“Yeah,” said Gavin.
“What’s that thing?” Reese pointed at a metal sculpture that sat on an end table in the corner of the room. It was a twisted, battered thing in the shape of something like a mix of a crow and a cow.
“That?” said Gavin. “That’s Madame Braith’s Irish goddess thing. She’s seriously into this whole theory about ancient spirits and gods and stuff. Don’t worry. She’ll explain it at some point.”
“Explain what?” said Madame Braith, brushing past the two of them.
Gavin laughed, feeling a little embarrassed. “Oh, you know, everything about this place and spirits and stuff.”
Madame Braith raised her eyebrows. She gestured at the chairs in the room. “Why don’t you two have a seat?”
Gavin was glad he’d found Madame Braith. His abilities had been nothing more than a handy party trick before the academy. Occasionally, he could read surface thoughts, but before coming to the academy, he’d had absolutely no control over it. It meant that he’d been able to sometimes cheat at cards or tell if a girl at a club was actually into him. Madame Braith had taught him that his abilities actually came from the fact that he had an affinity with spirits. If he could tune into the spirits in the room, they could give him information about the people in it and the people who’d been in it. Now he knew how to contact the spirit realm and how to summon spirits to him when there weren’t any around. He’d come a long way.
Gavin settled on one of the couches next to Wyn. Meaghan found a chair and Amanda found Luke. The other girls were already there, sitting and waiting. Reese sat down next to them. Madame Braith stood in the middle of the room. She looked excited. Her hair was pulled into a messy topknot on her head and she sloppily rolled her sleeves up to her elbows. The coffee table next to her was covered in opened books. “I’ve never attempted anything like this before,” she said to them. “This is going to be amazing.”
Hmm. That was interesting. Madame Braith had never said anything like that before. Gavin had always assumed all the exercises were old hat for Madame Braith. He’d never been part of something new. This would be exciting. He squeezed Wyn’s hand. She squeezed back. Cool. They were all excited, then.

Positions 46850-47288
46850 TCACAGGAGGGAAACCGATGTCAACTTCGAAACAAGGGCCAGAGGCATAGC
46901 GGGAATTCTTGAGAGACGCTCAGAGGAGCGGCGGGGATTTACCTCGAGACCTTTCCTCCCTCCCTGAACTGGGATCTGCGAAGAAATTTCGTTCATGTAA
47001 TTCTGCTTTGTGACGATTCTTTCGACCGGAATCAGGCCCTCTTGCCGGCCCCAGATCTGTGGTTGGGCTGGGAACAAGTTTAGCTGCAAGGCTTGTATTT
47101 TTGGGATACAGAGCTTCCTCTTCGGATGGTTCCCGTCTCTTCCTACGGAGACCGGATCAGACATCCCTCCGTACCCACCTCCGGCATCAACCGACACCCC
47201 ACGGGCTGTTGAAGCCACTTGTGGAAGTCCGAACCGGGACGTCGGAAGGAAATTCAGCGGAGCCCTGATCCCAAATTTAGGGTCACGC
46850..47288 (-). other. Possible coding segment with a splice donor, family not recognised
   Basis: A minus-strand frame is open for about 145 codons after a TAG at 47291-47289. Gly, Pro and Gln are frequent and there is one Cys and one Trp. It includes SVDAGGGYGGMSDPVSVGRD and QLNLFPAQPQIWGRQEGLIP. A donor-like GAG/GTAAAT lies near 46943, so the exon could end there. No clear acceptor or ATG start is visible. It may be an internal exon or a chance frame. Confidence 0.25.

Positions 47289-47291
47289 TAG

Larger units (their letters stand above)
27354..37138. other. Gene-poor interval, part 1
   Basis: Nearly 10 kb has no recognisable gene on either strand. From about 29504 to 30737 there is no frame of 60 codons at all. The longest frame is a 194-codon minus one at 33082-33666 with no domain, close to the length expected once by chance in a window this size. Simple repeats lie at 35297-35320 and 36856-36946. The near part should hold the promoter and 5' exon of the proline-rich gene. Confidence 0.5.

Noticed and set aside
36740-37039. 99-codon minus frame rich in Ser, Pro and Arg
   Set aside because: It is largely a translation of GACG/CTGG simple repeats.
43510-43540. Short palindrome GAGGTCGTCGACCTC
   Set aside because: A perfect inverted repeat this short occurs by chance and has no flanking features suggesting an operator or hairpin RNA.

“With Reese here,” said Madame Braith, “there are nine of us. This is an auspicious number, with a long history. In early times, people of our abilities were blessed and worshipped.”
Oh God. She wasn’t going to start her lecture about how people who used to see fairies or were the priests of gods were actually just Sensitives and their fairies and gods were actually just the spirit realm, and how the modern world had rejected ancient wisdom and destroyed the balance between flesh and spirit and everything else she always said? Reese would understand what he’d been talking about earlier if she did, but Gavin really didn’t feel like hearing it again.
“Today we will do a very ancient exercise,” said Madame Braith. “One that comes to us from many hundreds of years ago from Ireland and England. It draws on the power of nine, like the nine sisters of Avalon. We will journey deeply into the spirit realm. We will come back wiser and closer to the spiritual.” She grinned at them. “Are you ready?”
Sounded pretty cool. Gavin looked around at the other students who were all nodding excitedly. Only Reese looked wary and worried. Reese would realize soon enough that the academy was a wonderful place and that Madame Braith only had his best interests at heart.
Madame Braith began distributing objects to each of them. White stones, sticks of burning incense, burning candles. She instructed them all to close their eyes and reach out with their minds for the spirit realm. So far it seemed pretty normal. Madame Braith often used objects to focus them. And every exercise started out with reaching for the spirit world with their minds.